Saturday, May 23, 2015

Cat statues and more monkeys - 5 days in Borneo

We’re on our way back to the Malaysian mainland after five days on Borneo. Borneo has always conjured images of Survivor-worthy remote jungle frontiers and we certainly caught glimpses in our brief time here.

Being the world’s third largest island, we only nibbled off a small corner (if that). We stayed in Kuching, Malaysian Borneo’s largest city.

It has a distinct Chinese influence along with being a former British colony. The town itself was fairly modern although a far cry from the glitz of Kuala Lumpur.

Kuching is known as Cat City and is adorned with numerous feline statues and even a Cat Museum.

It has a beautiful waterfront walkway and we faired quite well with a number of vegetarian Chinese restaurants.

We are suffering a bit of rice-fatigue at the moment so last night we caved and ordered Pizza Hut to our hotel room. Pizza Hut on Borneo, who knew?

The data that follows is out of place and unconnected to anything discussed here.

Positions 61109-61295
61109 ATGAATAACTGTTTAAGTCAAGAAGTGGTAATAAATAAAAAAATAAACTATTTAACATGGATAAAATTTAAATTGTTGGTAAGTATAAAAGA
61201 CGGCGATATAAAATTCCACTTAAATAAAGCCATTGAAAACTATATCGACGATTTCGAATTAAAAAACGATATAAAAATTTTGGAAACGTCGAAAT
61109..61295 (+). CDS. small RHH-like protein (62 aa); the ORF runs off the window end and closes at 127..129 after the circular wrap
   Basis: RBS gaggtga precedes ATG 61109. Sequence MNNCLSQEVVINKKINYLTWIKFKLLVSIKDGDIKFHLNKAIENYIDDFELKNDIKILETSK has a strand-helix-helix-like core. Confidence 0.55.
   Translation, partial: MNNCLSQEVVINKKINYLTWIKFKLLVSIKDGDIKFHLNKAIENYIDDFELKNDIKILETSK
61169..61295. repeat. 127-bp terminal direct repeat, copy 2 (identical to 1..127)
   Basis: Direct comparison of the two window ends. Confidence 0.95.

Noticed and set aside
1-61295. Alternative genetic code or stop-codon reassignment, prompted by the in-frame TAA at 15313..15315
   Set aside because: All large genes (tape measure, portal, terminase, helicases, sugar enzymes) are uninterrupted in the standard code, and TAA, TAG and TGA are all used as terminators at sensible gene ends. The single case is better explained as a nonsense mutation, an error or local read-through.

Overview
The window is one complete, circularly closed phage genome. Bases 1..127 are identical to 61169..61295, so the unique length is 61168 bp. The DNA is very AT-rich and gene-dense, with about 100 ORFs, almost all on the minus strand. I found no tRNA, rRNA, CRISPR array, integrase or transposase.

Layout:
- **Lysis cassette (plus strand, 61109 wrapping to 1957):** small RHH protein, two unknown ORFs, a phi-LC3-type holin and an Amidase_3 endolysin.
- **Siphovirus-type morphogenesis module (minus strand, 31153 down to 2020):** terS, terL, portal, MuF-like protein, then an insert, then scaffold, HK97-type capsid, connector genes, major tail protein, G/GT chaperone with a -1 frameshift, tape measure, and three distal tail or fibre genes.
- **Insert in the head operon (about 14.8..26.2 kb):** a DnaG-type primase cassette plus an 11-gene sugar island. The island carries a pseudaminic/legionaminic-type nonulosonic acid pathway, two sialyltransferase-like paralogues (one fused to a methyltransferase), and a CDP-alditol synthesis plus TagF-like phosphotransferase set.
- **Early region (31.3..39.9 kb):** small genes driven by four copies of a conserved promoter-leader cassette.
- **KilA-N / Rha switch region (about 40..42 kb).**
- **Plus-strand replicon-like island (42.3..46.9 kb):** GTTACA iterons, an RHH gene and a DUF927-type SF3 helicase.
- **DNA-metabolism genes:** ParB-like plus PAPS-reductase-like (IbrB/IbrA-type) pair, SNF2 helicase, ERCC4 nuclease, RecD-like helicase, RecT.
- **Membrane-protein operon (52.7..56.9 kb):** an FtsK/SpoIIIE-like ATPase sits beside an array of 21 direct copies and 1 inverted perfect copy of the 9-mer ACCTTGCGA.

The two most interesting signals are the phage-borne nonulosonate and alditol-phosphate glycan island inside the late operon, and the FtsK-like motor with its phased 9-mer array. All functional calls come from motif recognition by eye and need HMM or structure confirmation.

Borneo’s main draw is the wildlife and it did not disappoint. On our first day we visited Semenggoh Nature Reserve.

This is the easiest place to spot orangutans, some of which have been rescued from captivity while others have been born in the wild.

They have a morning feeding where they supplement the orangutans’ diet with fruits if they decide to show up.

Fortunately, a mother and her seven year old decided to swing on down for some bananas and coconuts.

It was very interesting to observe the social bond between these great apes. They would share fruit and had obvious affection for one another.

These orangutans are more accustomed to walking on the ground than Sumatran orangutans as Borneo lacks predatory tigers.

When the mother walked, her baby wanted to keep in close contact. We saw one additional orangutan and felt very fortunate to be in their presence.

It was also gratifying to see the park rangers keeping visitors at a safe distance from the animals and ensuring that no flash photography occurred.

A balance needs to be struck between tourism and conservation objectives and it felt like the reserve was achieving this.

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